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Graham provides sense of security

Join Jaguars Inside Report Senior Editor Vic Ketchman as he tackles the fans' tough questions.

Bharat from Jacksonville:
Will the return of Jimmy Smith really prove to be that much of a catalyst for the struggling offense? I ask because he's been out of football shape for some time and the rigors of a game may be too much for him. Will he still command double-teams and, in turn, free up the run and other receivers? Give me your thoughts on this, Vic. I think it's unreasonable to think he'll provide such a spark early in the season, let alone week one.

Vic: For what Wayne Weaver just agreed to pay Jimmy Smith, the answer better be yes to both questions.

Ray from Ponte Vedra Beach, FL:
How much did the signing of Kent Graham have to do with needing a veteran QB vs. wanting to get info on the Texans? It would not be the first time the Jags have signed a guy within the division for that purpose.

Vic: The Jaguars don't play the Texans until Oct. 27. Tom Coughlin doesn't allow himself to think that far ahead. In my opinion, Kent Graham was signed so Coughlin might have a greater sense of security about his quarterback situation.

Gary Sachs from Orange Park, FL:
Now that Smith has forced a new contract, won't that open the door for other key players who perform well to do the same? Taylor, for example.

Vic: That's a definite risk.

Miguel from Mexico City, Mexico:
In your opinion is Wayne Weaver giving a bad example to the rest of the league, in regard to the Jimmy Smith situation? Now, every time a player wants more money, they will know what to do?

Vic: As I've said above, rewarding a holdout player with a new contract is a dangerous precedent, but that example was set by other owners long before Wayne Weaver did it. Contract holdout is an age-old strategy. At some point, every owner has to say no.

Kevin from Marietta, GA:
Does every player in camp have a contract? What happens to a contract once a player is released? What about somebody like Darnay Scott?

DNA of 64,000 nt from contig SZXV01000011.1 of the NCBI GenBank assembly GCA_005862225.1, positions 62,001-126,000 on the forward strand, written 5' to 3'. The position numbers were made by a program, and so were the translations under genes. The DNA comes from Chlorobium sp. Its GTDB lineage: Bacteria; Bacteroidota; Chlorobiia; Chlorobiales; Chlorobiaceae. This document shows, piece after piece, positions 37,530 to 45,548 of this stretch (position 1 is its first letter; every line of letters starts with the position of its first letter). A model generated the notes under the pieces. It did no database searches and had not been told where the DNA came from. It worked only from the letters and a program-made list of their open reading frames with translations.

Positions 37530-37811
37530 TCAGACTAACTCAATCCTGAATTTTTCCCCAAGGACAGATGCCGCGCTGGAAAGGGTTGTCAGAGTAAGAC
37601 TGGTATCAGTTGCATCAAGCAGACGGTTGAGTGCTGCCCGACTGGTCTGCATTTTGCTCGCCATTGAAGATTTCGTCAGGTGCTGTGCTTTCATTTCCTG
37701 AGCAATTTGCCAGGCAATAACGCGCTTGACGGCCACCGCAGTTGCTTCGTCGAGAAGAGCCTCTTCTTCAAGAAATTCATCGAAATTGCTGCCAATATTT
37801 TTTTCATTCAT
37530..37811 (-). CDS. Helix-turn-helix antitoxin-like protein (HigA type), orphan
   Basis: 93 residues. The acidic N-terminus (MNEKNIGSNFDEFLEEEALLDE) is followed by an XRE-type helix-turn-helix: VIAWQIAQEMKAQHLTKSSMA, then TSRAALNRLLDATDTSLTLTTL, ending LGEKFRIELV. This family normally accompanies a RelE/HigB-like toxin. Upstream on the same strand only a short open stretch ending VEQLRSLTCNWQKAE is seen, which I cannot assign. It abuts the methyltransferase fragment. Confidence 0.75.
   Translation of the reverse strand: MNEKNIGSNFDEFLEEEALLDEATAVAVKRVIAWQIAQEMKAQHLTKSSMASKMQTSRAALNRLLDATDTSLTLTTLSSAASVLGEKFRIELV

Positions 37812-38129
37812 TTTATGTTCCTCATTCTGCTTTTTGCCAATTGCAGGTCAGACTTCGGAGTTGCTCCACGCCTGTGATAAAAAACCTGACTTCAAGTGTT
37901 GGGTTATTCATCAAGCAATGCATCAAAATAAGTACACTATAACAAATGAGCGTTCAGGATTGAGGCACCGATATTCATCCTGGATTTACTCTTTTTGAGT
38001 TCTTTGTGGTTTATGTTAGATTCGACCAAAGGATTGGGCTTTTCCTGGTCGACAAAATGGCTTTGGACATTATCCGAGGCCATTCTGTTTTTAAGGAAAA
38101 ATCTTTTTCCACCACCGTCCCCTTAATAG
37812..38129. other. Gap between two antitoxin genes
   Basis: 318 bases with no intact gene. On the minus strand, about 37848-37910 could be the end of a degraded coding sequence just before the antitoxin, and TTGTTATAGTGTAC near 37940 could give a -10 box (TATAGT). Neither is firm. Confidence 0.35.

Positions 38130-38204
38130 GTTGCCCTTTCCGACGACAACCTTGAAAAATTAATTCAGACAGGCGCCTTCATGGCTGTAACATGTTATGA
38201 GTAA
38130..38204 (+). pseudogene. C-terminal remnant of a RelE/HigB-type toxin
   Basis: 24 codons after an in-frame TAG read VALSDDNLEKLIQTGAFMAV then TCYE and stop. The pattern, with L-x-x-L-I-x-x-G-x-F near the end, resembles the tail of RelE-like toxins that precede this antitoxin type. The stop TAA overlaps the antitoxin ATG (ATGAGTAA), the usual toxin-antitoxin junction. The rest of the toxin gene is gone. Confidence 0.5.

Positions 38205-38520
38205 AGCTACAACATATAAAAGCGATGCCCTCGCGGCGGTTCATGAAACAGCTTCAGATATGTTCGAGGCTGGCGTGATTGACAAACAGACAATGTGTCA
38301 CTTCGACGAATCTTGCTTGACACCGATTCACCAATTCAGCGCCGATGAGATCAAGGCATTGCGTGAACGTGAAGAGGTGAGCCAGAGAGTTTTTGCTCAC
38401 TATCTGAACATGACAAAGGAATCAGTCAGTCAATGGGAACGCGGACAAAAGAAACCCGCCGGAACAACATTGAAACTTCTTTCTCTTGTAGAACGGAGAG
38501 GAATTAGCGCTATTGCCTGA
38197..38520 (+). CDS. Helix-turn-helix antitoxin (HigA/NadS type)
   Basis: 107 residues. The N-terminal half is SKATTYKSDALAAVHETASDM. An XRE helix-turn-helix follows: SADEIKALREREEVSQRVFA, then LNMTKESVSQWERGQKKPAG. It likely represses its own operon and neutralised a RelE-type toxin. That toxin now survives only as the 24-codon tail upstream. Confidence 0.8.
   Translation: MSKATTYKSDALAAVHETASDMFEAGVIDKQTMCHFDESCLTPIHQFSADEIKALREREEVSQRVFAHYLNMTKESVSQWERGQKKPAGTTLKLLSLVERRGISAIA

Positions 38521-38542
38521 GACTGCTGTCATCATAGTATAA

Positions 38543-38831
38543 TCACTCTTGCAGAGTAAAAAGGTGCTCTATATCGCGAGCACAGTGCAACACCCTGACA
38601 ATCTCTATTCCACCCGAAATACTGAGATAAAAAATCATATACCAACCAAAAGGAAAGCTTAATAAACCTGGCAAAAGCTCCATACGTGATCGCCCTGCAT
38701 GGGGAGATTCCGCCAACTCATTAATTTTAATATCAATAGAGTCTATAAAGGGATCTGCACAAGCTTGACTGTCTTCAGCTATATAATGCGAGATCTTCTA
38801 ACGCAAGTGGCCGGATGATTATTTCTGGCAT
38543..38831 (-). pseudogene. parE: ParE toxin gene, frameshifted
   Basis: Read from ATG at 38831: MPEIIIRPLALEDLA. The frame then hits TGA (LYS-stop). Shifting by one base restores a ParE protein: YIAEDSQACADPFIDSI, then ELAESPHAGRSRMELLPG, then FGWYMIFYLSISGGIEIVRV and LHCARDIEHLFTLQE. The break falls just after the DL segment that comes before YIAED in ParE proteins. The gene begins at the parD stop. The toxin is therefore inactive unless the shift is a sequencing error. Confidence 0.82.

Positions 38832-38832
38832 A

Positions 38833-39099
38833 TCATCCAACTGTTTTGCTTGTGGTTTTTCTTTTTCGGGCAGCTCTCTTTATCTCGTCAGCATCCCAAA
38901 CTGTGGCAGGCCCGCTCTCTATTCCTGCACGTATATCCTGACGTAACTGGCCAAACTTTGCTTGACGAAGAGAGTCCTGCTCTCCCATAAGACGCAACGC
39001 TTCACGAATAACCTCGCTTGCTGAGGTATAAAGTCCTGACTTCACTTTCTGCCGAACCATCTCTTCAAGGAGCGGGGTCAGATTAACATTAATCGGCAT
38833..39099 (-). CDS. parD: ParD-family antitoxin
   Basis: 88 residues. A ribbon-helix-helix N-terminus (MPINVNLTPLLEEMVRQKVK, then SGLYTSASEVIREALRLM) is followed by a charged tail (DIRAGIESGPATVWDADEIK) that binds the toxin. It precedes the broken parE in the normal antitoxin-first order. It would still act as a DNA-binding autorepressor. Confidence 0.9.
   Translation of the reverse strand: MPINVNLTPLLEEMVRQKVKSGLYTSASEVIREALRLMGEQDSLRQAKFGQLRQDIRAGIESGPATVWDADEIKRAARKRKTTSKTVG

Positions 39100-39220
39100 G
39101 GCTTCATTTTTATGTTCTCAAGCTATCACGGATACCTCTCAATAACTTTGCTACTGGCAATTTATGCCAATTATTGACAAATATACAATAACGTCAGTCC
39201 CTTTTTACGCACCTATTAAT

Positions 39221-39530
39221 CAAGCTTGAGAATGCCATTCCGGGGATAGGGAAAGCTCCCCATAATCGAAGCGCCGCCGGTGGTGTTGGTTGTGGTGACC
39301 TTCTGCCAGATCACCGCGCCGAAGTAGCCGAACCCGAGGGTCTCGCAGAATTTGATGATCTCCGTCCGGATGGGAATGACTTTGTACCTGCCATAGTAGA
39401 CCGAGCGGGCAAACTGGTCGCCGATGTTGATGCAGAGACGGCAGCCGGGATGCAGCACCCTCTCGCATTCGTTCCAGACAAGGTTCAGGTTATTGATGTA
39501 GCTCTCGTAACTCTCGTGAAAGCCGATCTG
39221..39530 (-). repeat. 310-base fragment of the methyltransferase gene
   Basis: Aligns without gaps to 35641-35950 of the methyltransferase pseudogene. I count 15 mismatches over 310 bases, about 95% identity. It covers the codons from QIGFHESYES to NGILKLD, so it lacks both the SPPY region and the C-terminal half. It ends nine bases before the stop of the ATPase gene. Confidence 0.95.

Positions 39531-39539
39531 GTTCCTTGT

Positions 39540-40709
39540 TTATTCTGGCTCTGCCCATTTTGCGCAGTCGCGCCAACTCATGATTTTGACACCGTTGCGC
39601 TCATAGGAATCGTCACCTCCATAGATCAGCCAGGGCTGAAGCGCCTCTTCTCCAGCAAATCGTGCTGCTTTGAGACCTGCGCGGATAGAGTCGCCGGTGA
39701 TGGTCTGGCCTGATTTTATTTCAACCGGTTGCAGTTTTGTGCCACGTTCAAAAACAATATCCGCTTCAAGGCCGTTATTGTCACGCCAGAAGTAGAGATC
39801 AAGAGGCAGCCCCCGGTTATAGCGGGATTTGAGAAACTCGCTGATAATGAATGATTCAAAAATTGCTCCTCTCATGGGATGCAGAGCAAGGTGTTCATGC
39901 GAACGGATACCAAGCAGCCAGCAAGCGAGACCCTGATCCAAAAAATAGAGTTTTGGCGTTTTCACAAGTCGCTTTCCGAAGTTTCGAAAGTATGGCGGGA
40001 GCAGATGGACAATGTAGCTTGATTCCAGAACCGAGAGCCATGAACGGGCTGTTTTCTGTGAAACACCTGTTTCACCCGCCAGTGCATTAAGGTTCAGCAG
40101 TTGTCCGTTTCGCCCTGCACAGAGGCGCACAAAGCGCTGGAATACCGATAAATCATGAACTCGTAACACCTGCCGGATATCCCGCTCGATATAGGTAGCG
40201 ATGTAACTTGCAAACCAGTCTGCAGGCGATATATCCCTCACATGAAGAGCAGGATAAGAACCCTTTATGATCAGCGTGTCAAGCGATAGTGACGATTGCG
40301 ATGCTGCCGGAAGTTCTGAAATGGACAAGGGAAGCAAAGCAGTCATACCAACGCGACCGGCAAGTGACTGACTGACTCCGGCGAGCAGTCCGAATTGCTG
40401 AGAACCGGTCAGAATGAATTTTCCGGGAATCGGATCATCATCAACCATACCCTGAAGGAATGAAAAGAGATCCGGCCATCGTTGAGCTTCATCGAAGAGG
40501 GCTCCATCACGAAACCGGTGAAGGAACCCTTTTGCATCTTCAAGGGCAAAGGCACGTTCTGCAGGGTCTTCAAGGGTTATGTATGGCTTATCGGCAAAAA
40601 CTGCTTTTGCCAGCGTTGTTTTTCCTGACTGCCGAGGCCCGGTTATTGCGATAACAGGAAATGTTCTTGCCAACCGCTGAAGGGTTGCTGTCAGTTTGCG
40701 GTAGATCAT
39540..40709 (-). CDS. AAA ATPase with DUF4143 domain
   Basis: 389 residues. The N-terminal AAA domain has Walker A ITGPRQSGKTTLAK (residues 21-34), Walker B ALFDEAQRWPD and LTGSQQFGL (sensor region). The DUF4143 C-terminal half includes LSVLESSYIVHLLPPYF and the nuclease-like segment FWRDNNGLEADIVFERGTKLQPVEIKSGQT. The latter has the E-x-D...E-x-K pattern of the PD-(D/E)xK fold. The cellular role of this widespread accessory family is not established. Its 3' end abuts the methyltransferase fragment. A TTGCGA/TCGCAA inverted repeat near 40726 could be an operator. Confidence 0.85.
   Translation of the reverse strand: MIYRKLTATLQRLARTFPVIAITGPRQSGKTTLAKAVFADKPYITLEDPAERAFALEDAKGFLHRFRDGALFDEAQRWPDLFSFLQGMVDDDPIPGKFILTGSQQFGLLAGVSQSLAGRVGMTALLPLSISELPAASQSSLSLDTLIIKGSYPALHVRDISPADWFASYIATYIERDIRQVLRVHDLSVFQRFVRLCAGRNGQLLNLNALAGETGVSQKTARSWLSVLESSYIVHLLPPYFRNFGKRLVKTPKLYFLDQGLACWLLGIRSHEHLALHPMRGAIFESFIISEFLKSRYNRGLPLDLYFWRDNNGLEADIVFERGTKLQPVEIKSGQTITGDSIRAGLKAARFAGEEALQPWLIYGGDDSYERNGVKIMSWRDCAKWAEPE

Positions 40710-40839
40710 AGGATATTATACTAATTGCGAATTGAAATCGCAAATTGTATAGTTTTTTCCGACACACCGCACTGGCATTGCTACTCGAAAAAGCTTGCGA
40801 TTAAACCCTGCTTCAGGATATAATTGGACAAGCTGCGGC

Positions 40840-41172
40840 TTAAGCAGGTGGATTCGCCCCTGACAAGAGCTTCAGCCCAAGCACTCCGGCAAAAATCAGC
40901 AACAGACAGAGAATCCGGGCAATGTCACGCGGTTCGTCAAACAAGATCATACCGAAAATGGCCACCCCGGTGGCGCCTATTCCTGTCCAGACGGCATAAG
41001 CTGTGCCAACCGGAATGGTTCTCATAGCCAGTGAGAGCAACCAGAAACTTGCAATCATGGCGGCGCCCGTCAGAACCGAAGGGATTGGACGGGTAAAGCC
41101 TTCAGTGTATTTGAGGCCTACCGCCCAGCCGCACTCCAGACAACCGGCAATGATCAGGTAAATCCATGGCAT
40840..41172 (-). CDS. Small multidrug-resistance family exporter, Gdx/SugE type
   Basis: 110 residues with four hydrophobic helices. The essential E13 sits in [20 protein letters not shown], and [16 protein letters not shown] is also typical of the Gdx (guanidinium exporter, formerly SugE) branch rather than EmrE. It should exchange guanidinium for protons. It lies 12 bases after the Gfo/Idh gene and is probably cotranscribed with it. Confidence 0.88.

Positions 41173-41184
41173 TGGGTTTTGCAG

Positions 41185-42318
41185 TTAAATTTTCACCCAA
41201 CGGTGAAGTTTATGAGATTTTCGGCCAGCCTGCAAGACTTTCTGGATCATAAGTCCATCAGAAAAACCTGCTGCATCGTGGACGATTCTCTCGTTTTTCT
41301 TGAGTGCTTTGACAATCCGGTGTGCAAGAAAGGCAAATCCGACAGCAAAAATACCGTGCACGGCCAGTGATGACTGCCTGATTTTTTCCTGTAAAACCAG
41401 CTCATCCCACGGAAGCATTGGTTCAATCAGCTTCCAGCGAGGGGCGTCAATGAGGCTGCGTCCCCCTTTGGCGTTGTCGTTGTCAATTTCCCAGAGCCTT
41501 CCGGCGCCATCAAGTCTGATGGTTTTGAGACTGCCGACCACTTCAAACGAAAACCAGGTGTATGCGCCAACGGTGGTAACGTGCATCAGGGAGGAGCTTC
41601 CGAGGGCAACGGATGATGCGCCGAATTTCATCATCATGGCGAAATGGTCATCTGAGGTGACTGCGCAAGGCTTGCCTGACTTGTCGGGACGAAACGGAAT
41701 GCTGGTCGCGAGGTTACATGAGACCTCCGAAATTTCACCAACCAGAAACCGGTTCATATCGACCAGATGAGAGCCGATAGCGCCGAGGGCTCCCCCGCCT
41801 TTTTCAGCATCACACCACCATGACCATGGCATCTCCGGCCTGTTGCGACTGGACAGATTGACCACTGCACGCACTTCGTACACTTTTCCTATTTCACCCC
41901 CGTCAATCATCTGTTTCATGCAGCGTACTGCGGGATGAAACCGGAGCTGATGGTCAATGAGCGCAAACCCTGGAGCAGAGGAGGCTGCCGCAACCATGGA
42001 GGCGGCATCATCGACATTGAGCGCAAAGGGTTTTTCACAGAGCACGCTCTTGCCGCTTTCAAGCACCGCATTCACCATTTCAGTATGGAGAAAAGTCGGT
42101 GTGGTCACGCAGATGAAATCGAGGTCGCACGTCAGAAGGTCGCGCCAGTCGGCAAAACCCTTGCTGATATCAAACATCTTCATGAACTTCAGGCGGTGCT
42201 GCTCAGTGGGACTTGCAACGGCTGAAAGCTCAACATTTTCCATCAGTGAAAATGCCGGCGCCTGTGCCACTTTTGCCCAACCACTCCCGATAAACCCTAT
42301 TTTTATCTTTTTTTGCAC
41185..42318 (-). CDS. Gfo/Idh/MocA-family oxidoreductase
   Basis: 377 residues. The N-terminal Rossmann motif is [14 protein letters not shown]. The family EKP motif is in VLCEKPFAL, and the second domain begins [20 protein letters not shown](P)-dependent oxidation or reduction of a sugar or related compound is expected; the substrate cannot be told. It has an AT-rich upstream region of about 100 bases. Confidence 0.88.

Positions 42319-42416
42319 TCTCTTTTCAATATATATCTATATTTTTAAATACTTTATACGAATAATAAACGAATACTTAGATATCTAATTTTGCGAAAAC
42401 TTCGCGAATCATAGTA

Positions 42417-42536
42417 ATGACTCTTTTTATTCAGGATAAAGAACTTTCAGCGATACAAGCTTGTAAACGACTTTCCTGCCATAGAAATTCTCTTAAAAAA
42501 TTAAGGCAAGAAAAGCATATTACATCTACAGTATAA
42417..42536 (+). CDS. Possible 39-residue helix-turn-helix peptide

Vic: Every player must be signed to a contract before he can participate in a practice. When a player is released, that contract is extinguished. In some cases, such as Hardy Nickerson, a player's salary or a portion of his salary may be guaranteed, which means he must be paid that amount when he is released. Darnay Scott had a minimum-wage contract that provided for no guaranteed money. Had he been on the roster on opening day, the Jaguars would've owed him a whole season's salary because Scott is a vested veteran.

Frank from St. Augustine, FL:
I know the salaries of practice-squad players count toward a team's salary cap, but do they receive the same salary as they would if they were on the 53-man roster?

Vic: No; a practice-squad player earns $4,000 a week.

Donny from Orlando, FL:
While the Jags offensive passing woes are well noted, the national media has been critical of our offensive line, as well. Vic, how does our offensive line look overall at this point? Has Chris Naeole been the player we thought we were getting? And when do you think Mike Pearson can become a consistent starter so Wiegert and Meester can slide to the right?

Vic: The offensive line may be the position that offers more potential for long-term quality and development of depth than any other area of the team. Chris Naeole has been sound and, in my opinion, he and Maurice Williams offer the best shoulder-to-shoulder combination on the team. Mike Pearson is the key to the offensive line reaching its full potential. I believe Pearson is the Jaguars' left tackle of the future, but I don't see that happening this year unless injury forces Pearson into the lineup.

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